book review: The Villa by Rachel Hawkins

The Villa
 by Rachel Hawkins

Overview: Part Fleetwood Mac retelling with more murder and an Italian twist; part modern day story of frenemies and writers block, there's multitudes in the happenings at Villa Aestas and within this book. Chess and Emily embark on an Italian vacation in the modern day with Chess using her piles of self help guru money to rent out a legendary villa and site of a famous murder. These childhood friends are hoping to get in a lot of writing and rekindle their dying friendship by spending the summer together. At the same time, Emily, a mystery writer, is interested to dive into the murder of an up and coming singer that happened in the '70s and lead to a very famous album and horror novel. Told in parallel narratives of the summer long ago and the summer in the present, this book is full of twists and turns that dig into the idiosyncrasies of human nature. Overall: 4

Characters: 4 All of the characters are quite interesting portraits that contain many layers. Emily is our main point of view character anchoring us in the present day. She's stalled out on her cozy mystery series and in the middle of a contentious divorce when she leaves for Italy. Throughout the book, she has a discerning eye for clues in her own life, but she does miss some major red flags right in front of her about her longtime friend. Emily is relatable and the perfect character to guide us through the twists and turns in her own story and in the story she's uncovering about the murder at the Villa long ago. 

Chess is our second main character in the present, and she always seems just a little off. Her glossy Gwyneth Paltrow exterior is off-putting and weird to Emily from the start, and it's very clearly hiding some problems she doesn't want to admit to beneath the surface. Emily and Chess both melt into the familiarity of knowing someone from decades while they strain against how different they've become and the secrets and ulterior motives that mean things can never truly be just like high school. While this is a friendship, this is also an exploration of what happens when childhood friendships hold on too long.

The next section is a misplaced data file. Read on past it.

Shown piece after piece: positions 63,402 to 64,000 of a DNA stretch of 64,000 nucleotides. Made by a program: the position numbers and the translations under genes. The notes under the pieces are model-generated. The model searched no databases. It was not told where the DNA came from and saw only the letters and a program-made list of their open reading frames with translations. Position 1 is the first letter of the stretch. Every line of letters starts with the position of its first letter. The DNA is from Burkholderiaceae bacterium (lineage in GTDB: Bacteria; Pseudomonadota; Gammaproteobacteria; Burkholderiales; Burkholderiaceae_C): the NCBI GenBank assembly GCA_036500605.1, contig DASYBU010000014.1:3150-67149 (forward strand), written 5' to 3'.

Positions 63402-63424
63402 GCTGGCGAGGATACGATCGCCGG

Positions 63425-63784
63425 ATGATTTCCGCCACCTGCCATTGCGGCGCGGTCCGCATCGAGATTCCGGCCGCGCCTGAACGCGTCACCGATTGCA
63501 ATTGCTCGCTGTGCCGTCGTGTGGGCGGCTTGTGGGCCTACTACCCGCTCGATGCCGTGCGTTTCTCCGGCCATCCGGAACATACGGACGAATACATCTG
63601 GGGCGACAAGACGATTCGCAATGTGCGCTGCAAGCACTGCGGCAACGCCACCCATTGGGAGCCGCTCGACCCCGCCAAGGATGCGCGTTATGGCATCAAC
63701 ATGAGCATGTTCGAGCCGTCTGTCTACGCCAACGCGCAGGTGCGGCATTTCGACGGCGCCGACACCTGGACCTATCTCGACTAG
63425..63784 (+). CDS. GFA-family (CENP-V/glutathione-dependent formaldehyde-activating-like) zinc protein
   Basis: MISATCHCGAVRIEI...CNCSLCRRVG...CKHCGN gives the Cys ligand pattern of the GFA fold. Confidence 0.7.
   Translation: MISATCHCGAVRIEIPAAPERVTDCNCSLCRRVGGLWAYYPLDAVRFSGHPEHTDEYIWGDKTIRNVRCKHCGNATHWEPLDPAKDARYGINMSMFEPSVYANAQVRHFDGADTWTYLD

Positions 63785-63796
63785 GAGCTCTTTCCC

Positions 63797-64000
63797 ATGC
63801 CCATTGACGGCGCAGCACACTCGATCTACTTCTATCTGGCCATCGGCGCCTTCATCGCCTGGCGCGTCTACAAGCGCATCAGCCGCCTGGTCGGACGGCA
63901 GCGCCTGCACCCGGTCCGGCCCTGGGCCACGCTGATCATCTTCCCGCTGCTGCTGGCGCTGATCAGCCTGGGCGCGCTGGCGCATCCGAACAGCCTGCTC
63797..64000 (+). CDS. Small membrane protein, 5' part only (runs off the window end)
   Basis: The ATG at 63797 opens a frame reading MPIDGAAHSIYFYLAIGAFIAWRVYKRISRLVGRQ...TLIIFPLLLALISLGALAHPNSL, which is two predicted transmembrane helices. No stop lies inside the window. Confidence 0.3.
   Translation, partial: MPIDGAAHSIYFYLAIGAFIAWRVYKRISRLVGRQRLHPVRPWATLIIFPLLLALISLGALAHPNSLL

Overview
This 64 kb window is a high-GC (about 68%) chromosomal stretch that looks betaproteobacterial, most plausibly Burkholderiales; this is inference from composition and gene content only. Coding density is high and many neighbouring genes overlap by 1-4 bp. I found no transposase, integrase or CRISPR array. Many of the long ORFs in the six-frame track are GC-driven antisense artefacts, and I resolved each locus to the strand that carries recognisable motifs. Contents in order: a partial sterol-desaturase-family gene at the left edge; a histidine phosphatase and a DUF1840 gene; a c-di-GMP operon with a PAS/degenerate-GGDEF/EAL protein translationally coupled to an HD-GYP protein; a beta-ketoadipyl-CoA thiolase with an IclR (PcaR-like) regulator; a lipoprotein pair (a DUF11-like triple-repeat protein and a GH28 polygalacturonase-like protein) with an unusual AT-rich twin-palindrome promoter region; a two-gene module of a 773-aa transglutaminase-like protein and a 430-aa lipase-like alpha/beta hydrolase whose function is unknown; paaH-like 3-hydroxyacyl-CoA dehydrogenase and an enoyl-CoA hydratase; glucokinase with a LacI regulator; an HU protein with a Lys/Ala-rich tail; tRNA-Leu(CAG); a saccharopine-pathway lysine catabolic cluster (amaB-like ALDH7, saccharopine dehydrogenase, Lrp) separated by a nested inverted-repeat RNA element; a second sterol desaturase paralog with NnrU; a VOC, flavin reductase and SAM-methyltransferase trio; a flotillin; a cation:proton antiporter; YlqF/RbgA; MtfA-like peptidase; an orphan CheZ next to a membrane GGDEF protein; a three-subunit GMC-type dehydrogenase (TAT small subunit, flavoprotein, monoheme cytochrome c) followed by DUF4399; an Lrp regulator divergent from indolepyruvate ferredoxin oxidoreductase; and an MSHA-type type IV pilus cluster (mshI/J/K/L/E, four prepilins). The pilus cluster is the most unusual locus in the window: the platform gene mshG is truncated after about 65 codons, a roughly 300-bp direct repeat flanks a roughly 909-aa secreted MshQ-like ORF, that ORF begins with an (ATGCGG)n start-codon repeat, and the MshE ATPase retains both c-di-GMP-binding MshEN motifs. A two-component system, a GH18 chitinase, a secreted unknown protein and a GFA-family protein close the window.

The other half of the book is devoted to uncovering what really happened in the '70s through Mari's point of view. She's the girlfriend of the murder victim and went on to become a highly successful horror novelist after the fact. It's a bit harder to connect with the characters in the past timeline because their story is told in third person, but they have quite a bit of nuance none the less. There's the two groupie girls who are step sisters, the wanna-be rockstar, the real rockstar that's burnt out, and the friend/dealer/lover that sets the stage for everything to go up in flames as relationships get messy, and though the case came with a conviction of the murderer, nothing about that time feels settled. They make fascinating foils to Chess and Emily, and, at times, they even receive more development as the characters are all entwined on so many different levels. 

Plot: 4 The book succeeds in its dual plot because I never found myself wishing that only one part of the story was focused on as I read. I was never anxious to get back to the '70s or the present and enjoyed them both in equal measure. The plot beats of both stories were also well timed to reveal something that coincided with the other narrative at the perfect time, and they served to really enrich one another. At the beginning, before Emily sets out on learning more about the mystery, these flashbacks lay the groundwork for fully understanding what's to come and later they unfold in step with what Emily learns to add more depth and color. While it's never scary or gory, there is enough suspense that I finished reading the book in two days and was impressed by the plot twists (some that I predicted and some that I didn't). It strikes an interesting balance of being a book where a lot happens, and it appears plot driven on the surface, but at the same time, it's main takeaway is exploring how multifaceted and often twisted that people can be and how relationships are never quite what they appear on the surface, even to those in them.

Writing: 4 I'd read Rachel Hawkins's two YA books in the past about modern royals, so I wasn't sure what to expect in the adult mystery genre (though that seems to be what she predominately writes). She has a keen mastery on character, pacing, and storytelling, and she pulls off the trope of writing about writers and having parts of the characters' books be in the narrative we read well. It felt relatable and enlightening and like an interesting peak behind the curtain instead of awkward and forced like it can sometimes come across. The book also really effortlessly blends not just the two timelines but other media bits within chapters like true crime articles, brief email exchanges, and other bits of flavor that grow the story beyond the narratives that the characters want to spin. 

More Rachel Hawkins Reviews:

Royals Review

Her Royal Highness Review

More Reading, Writing, and Me Reviews:

Memorial Review

Pineapple Street Review

Happy Place Review


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